WASHINGTON -- After an intense lobbying duel, the Senate on Wednesday narrowly approved new rules easing clean-air controls for industrial plants, turning back a Democratic proposal to freeze those regulations.
At issue were new rules recently announced by the Bush administration that grant smokestack industries -- such as petroleum refining, chemical processing and auto making -- flexibility to upgrade aging equipment without being forced to take strict antipollution measures previously required under the Clean Air Act.
The Environmental Protection Agency unveiled the rules in November; they are to take effect in March. The rules are considered one of the most important modifications to the nation's clean-air regulations in the last decade.
The Democratic amendment sought to delay implementation for six months to allow researchers from the National Academy of Sciences to review the issue. Sen. John Edwards (D-N.C.), who proposed the amendment and who has joined the contest for the Democratic presidential nomination, argued that the rules would not stand up to independent scrutiny.
"The Bush administration doesn't want people to see what these rules would do because they are afraid of the truth," he said. "President Bush's gift to polluters promises more smog, more soot and more premature deaths."
But Republicans said that the rules had been studied long enough and that they would spur industry to voluntarily cut pollution.
The new rules, Sen. Christopher S. Bond (R-Mo.) said, "will actually cut emissions of tens of thousands of tons per year of volatile organic compounds," reducing ozone, smog and hazardous air pollutants. "Our families will suffer fewer cases of premature mortality, asthma and other respiratory diseases."
The 50-46 vote against the amendment was one of the most suspenseful in the GOP-led Senate so far this year.
It came as part of the Senate's consideration of a $390-billion bill to fund a broad range of nonmilitary programs through Sept. 30. Senators plowed through numerous amendments Wednesday in hopes of finishing the bill as early as today.
In other significant votes, the Senate approved a $3-billion GOP proposal for farm-disaster aid and rejected Democratic proposals to bolster farm relief and unemployment benefits.
On the air-quality rules, several Northeastern Republicans abandoned Bush's position, reflecting their belief that the region bears the brunt of wind-borne pollution generated in the South and the West.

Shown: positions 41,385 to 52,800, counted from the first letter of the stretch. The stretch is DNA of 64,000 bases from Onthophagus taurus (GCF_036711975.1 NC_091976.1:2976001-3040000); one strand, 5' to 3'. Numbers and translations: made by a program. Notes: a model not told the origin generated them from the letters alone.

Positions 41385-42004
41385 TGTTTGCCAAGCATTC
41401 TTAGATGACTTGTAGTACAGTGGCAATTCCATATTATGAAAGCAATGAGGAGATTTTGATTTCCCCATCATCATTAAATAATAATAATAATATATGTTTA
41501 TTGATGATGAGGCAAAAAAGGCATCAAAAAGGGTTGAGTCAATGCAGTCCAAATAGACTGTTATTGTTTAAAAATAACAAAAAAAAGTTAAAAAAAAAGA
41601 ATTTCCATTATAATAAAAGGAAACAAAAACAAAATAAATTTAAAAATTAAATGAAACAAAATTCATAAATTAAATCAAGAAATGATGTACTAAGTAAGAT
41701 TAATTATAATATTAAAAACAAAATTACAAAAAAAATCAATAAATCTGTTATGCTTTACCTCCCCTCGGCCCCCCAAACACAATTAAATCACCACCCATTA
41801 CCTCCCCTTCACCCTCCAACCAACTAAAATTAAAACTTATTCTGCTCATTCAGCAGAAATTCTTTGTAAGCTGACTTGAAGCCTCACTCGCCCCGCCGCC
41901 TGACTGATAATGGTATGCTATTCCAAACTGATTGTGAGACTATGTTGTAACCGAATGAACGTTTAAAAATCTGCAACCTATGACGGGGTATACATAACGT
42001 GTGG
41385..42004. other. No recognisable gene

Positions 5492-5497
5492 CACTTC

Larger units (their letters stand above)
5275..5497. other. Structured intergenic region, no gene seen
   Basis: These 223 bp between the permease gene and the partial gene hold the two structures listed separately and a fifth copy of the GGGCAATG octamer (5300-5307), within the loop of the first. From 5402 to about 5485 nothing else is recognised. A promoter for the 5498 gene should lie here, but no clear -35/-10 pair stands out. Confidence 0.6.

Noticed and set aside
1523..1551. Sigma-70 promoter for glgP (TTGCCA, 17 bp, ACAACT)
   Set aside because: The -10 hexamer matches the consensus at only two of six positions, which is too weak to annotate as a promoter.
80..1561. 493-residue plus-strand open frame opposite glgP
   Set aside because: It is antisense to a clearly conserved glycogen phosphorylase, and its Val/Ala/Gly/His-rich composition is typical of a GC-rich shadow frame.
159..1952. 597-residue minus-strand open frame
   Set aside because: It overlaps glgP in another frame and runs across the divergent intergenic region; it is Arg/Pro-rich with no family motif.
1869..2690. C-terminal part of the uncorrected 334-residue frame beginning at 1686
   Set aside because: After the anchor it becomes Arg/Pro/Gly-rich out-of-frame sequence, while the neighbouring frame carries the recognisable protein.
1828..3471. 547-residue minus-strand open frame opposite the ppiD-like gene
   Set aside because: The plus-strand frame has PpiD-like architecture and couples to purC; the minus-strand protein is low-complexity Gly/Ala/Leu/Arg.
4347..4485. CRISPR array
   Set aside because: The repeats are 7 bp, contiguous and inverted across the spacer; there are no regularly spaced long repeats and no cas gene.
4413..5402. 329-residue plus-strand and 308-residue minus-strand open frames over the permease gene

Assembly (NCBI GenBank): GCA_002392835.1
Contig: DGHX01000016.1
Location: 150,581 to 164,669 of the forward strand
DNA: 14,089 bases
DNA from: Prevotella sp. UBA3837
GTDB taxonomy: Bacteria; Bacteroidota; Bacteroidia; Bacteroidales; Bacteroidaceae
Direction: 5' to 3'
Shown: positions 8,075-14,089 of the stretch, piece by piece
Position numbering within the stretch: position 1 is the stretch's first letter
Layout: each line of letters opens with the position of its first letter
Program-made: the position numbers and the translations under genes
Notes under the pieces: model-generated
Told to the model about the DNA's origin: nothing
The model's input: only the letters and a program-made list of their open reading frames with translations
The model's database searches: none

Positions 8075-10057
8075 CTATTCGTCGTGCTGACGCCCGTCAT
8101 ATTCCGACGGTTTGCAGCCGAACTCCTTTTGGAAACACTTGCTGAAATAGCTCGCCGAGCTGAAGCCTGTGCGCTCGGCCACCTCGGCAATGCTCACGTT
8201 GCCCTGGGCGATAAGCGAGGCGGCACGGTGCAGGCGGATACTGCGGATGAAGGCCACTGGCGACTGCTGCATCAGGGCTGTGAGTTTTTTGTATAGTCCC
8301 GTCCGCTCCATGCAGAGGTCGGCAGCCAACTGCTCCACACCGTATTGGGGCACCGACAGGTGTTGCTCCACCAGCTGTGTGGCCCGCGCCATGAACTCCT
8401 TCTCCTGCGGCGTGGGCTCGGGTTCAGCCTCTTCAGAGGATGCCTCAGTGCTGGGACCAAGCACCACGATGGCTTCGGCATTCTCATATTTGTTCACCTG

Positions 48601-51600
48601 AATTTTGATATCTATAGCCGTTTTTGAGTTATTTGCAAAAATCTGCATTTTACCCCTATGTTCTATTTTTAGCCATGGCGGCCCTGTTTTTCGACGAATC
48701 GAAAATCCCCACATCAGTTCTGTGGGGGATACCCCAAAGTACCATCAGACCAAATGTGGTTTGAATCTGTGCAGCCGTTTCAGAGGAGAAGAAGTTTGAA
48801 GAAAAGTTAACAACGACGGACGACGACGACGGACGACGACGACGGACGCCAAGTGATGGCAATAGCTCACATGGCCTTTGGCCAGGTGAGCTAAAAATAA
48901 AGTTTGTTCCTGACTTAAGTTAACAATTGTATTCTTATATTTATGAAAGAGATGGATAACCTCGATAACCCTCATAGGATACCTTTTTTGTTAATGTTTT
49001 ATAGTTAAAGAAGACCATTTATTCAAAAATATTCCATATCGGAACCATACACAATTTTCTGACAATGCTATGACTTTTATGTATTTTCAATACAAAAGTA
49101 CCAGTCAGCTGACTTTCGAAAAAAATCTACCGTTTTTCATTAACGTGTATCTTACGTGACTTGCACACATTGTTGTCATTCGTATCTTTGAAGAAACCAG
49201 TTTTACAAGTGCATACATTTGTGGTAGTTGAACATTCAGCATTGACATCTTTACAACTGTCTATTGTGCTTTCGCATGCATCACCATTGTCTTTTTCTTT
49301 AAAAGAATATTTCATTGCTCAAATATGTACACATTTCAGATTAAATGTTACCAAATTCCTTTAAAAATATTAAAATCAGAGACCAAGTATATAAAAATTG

Those who crossed party lines included two -- New Hampshire Sens. Judd Gregg and John E. Sununu -- who rarely do so. Other GOP backers of the amendment were Sens. Olympia J. Snowe and Susan Collins of Maine, Lincoln Chafee of Rhode Island and John McCain of Arizona -- all considered centrists or mavericks.
To offset the defections, GOP leaders won over five Southern Democrats sympathetic to industry concerns: Sens. John B. Breaux and Mary Landrieu of Louisiana, Blanche Lambert Lincoln and Mark Pryor of Arkansas, and Zell Miller of Georgia.
Breaux said through a spokeswoman that he believed the administration rules were "well-conceived," the culmination of studies begun during the Clinton administration.
Industrial and environmental lobbyists alike agreed that business interests in Louisiana and Arkansas, such as oil refineries and paper mills, influenced the votes of the senators from those states. Miller is a frequent ally of the Bush administration.
Joe Martyak, an EPA spokesman, said the agency was pleased with the vote's outcome and would move ahead with changes to the "new source review" program.
Under the Clean Air Act, most major new industrial plants are required to have up-to-date pollution controls. Plants built before 1977 are required, in general, to add such controls when they are upgraded in ways that make them significant "new sources" of additional pollutants.
But industry and environmentalists have long disputed what level of construction should trigger those antipollution rules. In its new rules, the administration gave companies some -- but not all -- of the changes they had sought to relax Clean Air Act requirements.
California is largely unaffected because its air-quality laws are stricter than the federal government's.
Interest groups battled over the Edwards amendment until the roll call, in the Senate's first major environmental fight of the year.
"This was an extremely important vote for our members," said Jeffrey Marks, director of air quality for the National Assn. of Manufacturers, a group that supports the administration's rules.
Nat Mund, a Sierra Club lobbyist, lamented that the Senate "missed a chance" to halt a major loosening of clean-air rules. But environmentalists took heart from the close vote, saying the Senate could be expected to challenge Bush in future environmental policy fights.
Times staff writer Elizabeth Shogren contributed to this report.